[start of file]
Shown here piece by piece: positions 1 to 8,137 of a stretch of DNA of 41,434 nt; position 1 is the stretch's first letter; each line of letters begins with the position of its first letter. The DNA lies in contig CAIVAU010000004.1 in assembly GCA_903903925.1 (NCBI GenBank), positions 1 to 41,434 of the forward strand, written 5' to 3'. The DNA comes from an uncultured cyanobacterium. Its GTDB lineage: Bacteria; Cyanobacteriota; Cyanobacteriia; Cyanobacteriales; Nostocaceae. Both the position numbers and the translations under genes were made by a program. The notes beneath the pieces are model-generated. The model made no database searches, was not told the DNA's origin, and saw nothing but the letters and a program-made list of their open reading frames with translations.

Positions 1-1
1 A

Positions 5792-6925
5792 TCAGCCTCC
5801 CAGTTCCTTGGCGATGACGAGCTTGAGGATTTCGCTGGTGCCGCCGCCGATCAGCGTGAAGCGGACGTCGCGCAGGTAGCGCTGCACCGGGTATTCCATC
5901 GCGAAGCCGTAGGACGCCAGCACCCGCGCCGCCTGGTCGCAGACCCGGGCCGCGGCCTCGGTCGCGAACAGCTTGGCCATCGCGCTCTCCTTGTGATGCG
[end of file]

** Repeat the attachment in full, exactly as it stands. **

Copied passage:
Shown here piece by piece: positions 1 to 8,137 of a stretch of DNA of 41,434 nt; position 1 is the stretch's first letter; each line of letters begins with the position of its first letter. The DNA lies in contig CAIVAU010000004.1 in assembly GCA_903903925.1 (NCBI GenBank), positions 1 to 41,434 of the forward strand, written 5' to 3'. The DNA comes from an uncultured cyanobacterium. Its GTDB lineage: Bacteria; Cyanobacteriota; Cyanobacteriia; Cyanobacteriales; Nostocaceae. Both the position numbers and the translations under genes were made by a program. The notes beneath the pieces are model-generated. The model made no database searches, was not told the DNA's origin, and saw nothing but the letters and a program-made list of their open reading frames with translations.

Positions 1-1
1 A

Positions 5792-6925
5792 TCAGCCTCC
5801 CAGTTCCTTGGCGATGACGAGCTTGAGGATTTCGCTGGTGCCGCCGCCGATCAGCGTGAAGCGGACGTCGCGCAGGTAGCGCTGCACCGGGTATTCCATC
5901 GCGAAGCCGTAGGACGCCAGCACCCGCGCCGCCTGGTCGCAGACCCGGGCCGCGGCCTCGGTCGCGAACAGCTTGGCCATCGCGCTCTCCTTGTGATGCG